Cosby lawyer says he would have blocked rape deposition without deal
A lawyer for Bill Cosby said on Wednesday that he never would have allowed the comedian to give a deposition in a civil lawsuit brought by a woman accusing him of rape if he knew his client’s words could be used for a criminal prosecution.
Cosby, 78, was in court for a second day in suburban Philadelphia, where he faces charges of sexually assaulting a woman more than a decade ago.
His attorneys are asking the judge to toss out the charges, contending that a deal reached with a former Montgomery County District Attorney spared their client from prosecution in exchange for a 2005 civil deposition in which he admitted giving what he said was an anti-allergy drug to his alleged victim before a sexual encounter that he described as consensual.
Andrea Constand, now 44, has said Cosby plied her with alcohol and drugs before raping her.
More than 50 women have accused the once-celebrated entertainer, whose long career was based on family-friendly comedy, of sexually assaulting them in attacks dating back to the 1960s. Many of the incidents are too old to prosecute. The Pennsylvania case is the only incident for which Cosby has been criminally charged.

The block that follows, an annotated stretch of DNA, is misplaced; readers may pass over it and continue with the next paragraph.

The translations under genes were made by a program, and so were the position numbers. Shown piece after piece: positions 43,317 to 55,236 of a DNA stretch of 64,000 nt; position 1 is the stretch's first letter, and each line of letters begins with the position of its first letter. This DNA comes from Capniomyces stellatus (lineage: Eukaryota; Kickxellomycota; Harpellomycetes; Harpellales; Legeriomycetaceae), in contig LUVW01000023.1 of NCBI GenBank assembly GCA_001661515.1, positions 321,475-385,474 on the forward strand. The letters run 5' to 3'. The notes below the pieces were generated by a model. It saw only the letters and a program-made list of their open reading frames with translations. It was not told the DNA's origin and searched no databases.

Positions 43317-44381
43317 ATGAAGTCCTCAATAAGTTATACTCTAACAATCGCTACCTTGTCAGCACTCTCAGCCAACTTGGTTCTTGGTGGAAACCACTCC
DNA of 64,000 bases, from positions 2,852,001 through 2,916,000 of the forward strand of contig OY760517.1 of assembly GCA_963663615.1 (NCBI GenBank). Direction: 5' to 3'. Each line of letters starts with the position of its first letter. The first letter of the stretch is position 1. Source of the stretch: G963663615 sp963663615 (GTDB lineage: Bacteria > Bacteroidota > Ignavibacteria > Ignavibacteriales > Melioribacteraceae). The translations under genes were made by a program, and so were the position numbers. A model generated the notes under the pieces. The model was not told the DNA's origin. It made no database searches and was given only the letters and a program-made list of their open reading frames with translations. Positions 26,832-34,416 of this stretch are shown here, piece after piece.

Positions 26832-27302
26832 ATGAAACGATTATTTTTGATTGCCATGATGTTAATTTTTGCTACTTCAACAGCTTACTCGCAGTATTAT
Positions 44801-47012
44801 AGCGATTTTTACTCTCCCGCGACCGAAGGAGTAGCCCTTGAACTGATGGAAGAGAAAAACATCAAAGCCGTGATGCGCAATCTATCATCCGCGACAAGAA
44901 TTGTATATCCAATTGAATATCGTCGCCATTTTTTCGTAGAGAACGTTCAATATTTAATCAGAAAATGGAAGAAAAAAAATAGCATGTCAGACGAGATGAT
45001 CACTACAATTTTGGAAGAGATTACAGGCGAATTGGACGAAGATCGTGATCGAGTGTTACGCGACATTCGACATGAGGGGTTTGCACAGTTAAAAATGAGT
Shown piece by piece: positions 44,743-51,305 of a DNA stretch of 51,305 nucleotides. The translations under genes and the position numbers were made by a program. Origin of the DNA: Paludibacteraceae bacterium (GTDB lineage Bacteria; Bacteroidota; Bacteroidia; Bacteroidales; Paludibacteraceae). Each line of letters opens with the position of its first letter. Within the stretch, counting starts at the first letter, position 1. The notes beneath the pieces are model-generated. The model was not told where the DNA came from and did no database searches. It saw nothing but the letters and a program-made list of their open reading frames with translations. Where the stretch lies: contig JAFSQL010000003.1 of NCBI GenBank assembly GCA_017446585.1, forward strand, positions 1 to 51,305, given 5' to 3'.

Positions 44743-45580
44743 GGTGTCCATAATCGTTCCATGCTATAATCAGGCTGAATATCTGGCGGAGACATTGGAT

The former district attorney, Bruce Castor, testified on Tuesday that he had declined to bring charges in 2005 that Cosby had assaulted Constand, a former employee at Cosby’s alma mater Temple University in Philadelphia, because he did not consider her case “viable.”
Defence attorneys on Tuesday presented a 2005 press release from Castor’s office that they said amounted to an agreement not to prosecute Cosby.
The defence called Cosby’s chief attorney, John Schmitt, as a witness on Wednesday. Schmitt testified that would not have allowed Cosby to give the deposition if he had not been sure it could not be used against his client.
On cross examination, District Attorney Kevin Steele attacked the idea that Cosby’s lawyers would allow a deal that was never spelled out in a formal non-prosecution agreement.
Prosecutors on Wednesday are expected to begin making their case that there was no binding agreement not to bring charges and that the case against Cosby, who faces up to ten years in prison if found guilty, should ultimately proceed to a trial.
Castor said he believed Constand’s charges but thought a jury would view her as less than credible because she had waited a year to bring charges and had hired a lawyer to look into a civil suit.
He said declining to prosecute Cosby set the stage for a civil deposition in which the entertainer admitted to giving Constand the anti-allergy drug Benadryl before the sexual encounter. (Reuters)